PTFE is the classic, original, and gold standard of fluoropolymer tubing. PTFE was the "miracle" fluoropolymer invented in the 1940's by DuPont - a product originally without a market and hard to process. Most other materials continue to use PTFE as a reference for chemical resistance.
The unique properties of PTFE tubing cover an impressive range. These include high use temperature compared to other polymers, almost universal chemical resistance, excellent electrical properties at high voltage and high signal frequencies, non-stick characteristics, usefulness under extreme low temperatures (cryogenic conditions), and UV resistance. However, mechanical strength and wear resistance are not criteria for which PTFE is recommended, which is one reason for the development of FEP tubing, PFA tubing and ETFE tubing.
PTFE tubing's high viscosity in the gel state (it does not truly melt) prevents it from being processed conventionally in extruders or injection molding. PTFE tubing is therefore dry molded or extruded in hydraulic extruders with (paste extrusion) or without (ram extrusion) lubricants. Paste extrusion of PTFE yields flexible tubing. However, it occurs in a batch process and thus long continuous lengths are limited to the batch size, unlike the melt-processible fluoropolymers FEP, PFA and ETFE.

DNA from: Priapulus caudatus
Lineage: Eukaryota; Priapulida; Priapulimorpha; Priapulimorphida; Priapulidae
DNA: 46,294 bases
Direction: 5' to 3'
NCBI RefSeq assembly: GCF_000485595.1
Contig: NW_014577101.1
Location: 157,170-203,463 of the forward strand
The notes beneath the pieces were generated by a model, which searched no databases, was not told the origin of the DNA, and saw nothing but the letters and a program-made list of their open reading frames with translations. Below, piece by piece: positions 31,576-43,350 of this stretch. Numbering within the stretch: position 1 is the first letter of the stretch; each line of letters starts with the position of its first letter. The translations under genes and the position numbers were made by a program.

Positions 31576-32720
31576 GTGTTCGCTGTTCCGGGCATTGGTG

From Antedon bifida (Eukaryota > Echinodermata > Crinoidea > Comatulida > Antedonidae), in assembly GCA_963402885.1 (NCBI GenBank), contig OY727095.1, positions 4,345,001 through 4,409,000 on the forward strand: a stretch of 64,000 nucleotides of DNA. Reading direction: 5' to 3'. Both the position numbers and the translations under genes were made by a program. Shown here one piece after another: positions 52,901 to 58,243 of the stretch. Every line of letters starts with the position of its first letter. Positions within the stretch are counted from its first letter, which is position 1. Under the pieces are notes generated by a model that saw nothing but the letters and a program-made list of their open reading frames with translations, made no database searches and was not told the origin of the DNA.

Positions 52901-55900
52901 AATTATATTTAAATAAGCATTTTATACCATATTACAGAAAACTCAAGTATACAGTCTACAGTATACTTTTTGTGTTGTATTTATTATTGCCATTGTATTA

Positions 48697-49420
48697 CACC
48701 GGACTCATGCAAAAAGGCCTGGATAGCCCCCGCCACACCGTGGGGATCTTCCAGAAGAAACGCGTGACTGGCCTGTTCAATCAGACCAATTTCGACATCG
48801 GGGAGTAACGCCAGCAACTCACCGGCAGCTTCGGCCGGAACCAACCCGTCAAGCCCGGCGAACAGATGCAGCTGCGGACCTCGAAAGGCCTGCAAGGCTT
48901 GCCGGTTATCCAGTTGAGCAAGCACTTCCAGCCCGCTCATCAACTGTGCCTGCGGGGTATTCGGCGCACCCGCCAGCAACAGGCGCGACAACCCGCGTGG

The original Teflon(R) fluoropolymer
The gold standard for inertness to the largest range of chemicals
Lowest coefficient of friction of any polymer
Great in a wide range of applications from electrical wire insulators, fluid flow tubing, medical devices, automotive, and hot and cryogenic (-320 F) uses.
Excellent electrical properties - breakdown voltage and dielectric constant
High use temperature range of 500 degrees F (260 degrees C)
Excellent UV resistance and weatherability
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